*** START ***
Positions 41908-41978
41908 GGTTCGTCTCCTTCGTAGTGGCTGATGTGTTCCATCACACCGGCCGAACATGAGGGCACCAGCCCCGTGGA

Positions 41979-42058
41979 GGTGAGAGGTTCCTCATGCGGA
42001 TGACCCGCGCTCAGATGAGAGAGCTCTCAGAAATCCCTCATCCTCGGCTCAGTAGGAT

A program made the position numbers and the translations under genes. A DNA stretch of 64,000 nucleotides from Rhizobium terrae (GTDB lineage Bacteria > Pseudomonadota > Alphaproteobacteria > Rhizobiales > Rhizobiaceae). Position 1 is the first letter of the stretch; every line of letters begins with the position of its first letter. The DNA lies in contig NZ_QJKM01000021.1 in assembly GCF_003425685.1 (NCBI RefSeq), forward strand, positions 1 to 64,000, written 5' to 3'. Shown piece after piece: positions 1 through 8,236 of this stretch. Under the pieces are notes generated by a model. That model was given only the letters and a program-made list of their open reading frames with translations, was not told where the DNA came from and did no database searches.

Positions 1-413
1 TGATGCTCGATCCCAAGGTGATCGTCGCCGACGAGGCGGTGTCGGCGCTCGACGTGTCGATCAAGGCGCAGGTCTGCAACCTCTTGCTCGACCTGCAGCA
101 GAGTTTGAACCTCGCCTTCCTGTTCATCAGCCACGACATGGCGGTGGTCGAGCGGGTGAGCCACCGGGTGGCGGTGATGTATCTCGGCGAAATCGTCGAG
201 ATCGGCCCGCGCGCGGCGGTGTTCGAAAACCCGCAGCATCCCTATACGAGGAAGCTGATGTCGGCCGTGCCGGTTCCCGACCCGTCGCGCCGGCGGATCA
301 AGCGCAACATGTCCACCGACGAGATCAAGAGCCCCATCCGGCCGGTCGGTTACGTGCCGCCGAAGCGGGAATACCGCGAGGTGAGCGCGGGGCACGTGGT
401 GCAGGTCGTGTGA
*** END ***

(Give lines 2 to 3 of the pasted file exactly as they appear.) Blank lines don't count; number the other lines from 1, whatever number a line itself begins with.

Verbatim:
41908 GGTTCGTCTCCTTCGTAGTGGCTGATGTGTTCCATCACACCGGCCGAACATGAGGGCACCAGCCCCGTGGA

Positions 41979-42058